They’ve had, in different ways, good stretches of time with their players. Tottenham Hotspur had an entire weekend free, which gave everyone a chance to breathe and get focused. Manchester City didn’t have that luxury, but did have an effective ‘ritiro’, due to the logical decision to stay in London ahead of a second game there in the space of four days.
“Yesterday the people go out, have lunch together,” Guardiola smiled. “And of course being together, more time to speak to each other, to make some meetings and prepare the game.”
But, not just this game. That extra stretch of time together has felt so valuable, because everything is now going to be crunched, as both City and Spurs face off against each other three times in the space of 10 days in two different but equally important competitions. The players will of course genuinely take the games as they come, as Son Heung-Min predictably said in the press conference, but the managers can’t afford to think like this. In such situations, they can’t really take these games in isolation. And they’ve also been somewhat unlucky in that regard.
It does feel unfortunate that, of the six sides they could have drawn in the Champions League quarter-finals, both got the only one they will meet in their league run-ins. It means that, unlike everyone else, they can’t just treat the tie in and of itself. Not when City are in such an intense title race, and when returning to the Champions League is so particularly essential for Spurs.
That is also because every separate decision has a connected consequence for the next two games, as well as unexpected reactions.
It’s because different elements can have different effects at different times. One tactic might work much better early in a league game than it does halfway through a second leg. It does become a game of chess, in the sense of having to think far in advance, rather than the move at hand.
This was something that Guardiola has explained about his experience with a similar series of games, when Barcelona played Real Madrid four times across three different competitions in 2010-11. He seemed to utterly relish it.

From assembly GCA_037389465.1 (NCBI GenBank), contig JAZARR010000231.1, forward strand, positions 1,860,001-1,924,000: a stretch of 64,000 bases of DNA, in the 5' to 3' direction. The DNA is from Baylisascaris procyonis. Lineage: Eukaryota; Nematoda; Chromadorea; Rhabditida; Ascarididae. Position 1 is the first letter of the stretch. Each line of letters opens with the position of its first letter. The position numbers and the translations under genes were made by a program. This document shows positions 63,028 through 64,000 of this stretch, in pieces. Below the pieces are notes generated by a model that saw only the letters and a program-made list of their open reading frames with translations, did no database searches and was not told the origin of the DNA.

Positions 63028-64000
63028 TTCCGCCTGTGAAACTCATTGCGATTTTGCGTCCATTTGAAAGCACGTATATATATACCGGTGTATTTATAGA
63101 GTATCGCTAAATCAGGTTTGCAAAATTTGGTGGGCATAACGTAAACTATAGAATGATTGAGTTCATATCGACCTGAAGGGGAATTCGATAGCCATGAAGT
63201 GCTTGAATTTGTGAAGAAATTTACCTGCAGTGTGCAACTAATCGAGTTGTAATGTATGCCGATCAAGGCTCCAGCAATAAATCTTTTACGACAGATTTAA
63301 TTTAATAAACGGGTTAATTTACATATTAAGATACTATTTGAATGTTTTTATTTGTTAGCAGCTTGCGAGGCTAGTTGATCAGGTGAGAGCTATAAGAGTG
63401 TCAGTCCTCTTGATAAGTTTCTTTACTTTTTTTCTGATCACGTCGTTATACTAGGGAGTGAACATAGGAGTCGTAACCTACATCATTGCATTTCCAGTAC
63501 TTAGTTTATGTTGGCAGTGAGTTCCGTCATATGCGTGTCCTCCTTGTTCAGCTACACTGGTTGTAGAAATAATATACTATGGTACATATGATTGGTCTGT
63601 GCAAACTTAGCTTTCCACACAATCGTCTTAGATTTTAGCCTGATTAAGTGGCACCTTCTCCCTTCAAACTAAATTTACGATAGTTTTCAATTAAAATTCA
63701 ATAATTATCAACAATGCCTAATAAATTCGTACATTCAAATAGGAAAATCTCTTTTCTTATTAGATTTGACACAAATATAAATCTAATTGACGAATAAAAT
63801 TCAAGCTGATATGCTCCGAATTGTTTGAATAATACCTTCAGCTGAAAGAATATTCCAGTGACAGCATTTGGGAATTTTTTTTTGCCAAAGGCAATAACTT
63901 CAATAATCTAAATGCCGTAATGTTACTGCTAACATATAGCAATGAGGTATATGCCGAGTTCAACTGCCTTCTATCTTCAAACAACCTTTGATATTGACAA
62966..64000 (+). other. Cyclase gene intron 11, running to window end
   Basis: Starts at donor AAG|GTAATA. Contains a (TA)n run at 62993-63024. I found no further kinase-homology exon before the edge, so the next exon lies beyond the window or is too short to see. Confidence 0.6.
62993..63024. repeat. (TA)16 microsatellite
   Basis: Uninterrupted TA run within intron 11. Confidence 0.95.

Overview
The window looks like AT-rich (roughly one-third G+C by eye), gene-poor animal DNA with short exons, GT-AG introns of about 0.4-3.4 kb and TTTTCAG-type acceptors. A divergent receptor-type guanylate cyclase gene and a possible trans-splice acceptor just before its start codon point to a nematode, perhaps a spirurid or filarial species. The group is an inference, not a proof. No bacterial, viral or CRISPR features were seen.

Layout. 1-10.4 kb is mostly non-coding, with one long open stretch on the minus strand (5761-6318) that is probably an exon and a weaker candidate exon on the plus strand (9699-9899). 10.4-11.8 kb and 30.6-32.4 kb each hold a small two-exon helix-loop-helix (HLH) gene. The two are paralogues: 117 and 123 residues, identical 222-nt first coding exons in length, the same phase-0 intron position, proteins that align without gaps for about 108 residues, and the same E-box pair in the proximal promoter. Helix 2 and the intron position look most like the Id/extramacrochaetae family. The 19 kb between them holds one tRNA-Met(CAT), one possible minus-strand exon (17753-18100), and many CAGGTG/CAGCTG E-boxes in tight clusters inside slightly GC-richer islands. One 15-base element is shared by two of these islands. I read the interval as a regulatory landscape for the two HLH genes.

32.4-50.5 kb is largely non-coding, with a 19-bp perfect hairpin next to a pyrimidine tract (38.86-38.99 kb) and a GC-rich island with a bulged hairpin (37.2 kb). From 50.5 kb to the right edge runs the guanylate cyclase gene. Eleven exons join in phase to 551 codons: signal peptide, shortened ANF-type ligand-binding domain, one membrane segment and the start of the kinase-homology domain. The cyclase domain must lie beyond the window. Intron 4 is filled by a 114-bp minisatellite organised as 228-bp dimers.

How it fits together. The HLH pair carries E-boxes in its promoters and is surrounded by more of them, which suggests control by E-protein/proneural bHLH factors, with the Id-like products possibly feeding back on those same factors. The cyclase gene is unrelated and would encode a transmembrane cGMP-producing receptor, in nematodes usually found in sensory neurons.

“When you play as many times against each other, it becomes like the basketball play-offs,” Guardiola says in Guillem Balague’s ‘Another Way of Winning’. “You do one thing; they respond with another, you answer in another way… When José came back here with Madrid, they wanted to play more and lost. They lost in the Champions League even though they went back to playing directly. They have tried to play deep, leaving space behind. In the Super Cup, the games in the Nou Camp, they had almost lost the tie but they closed us down.
“The guessing, the changing, the preparing, the switches during games; guessing what formation they will play, how we can surprise them too: that is what makes everything enjoyable, what gives meaning to everything. It is the thing that made those encounters fascinating.”
That is beyond debate. What is open to a lot of debate, though, is how they set up now.
Perhaps the most interesting question as regards this tie revolves around something Guardiola referenced there, and “wanting to play more”.
How aggressively will Tottenham go for it?
Pochettino naturally promised they would be “the protagonists” but the extent could be exacting.
Guardiola’s side will obviously look to keep the ball, but maybe not as proactively as usual, because of precautions taken from this exact stage last season and a similar tie. City were effectively eliminated in the first 30 minutes against Liverpool because the team weren’t fully defensively prepared for just how hard Jurgen Klopp’s side came at them.
It wasn’t the first time that has happened to a Guardiola team, and the number of occasions he’s suffered that - to the point he hasn’t won the Champions League in eight years - in fact seem to have brought a juncture moment. Those who know the Catalan say he ruminated on this deeply over the summer, seeing it as a big problem to be fixed in his managerial approach, and maybe the final flaw in this City team.
The result - as some league games have displayed - is likely to be a much more controlled game, much less open.
If that is the case, then it might be a mistake for Spurs to go all out early on. Then again, there’s already a sense of double-bluff from Pochettino here, too.
“We want to start the game very aggressively, trying to dominate and being aggressive,” he began on Monday. “That is a thing we know very well, we have time to prepare the game. We were talking about different situations that can happen tomorrow from the beginning. We want to start tomorrow being tough and aggressive, and put a high tempo on the game. We will see if we can deliver that situation.”
But there's then the question of when you deliver your biggest surges; when you conserve your energy - and your bursts - for these three games. Do you really want to be at your hardest for the first game, with so much to come, and so much riding on the last one in the league? Is there a danger they could burn themselves out, or just not having anything left to surprise?
That's why the timing of everything in this series is going to be significant, so it's just as well the managers have had that extra time.
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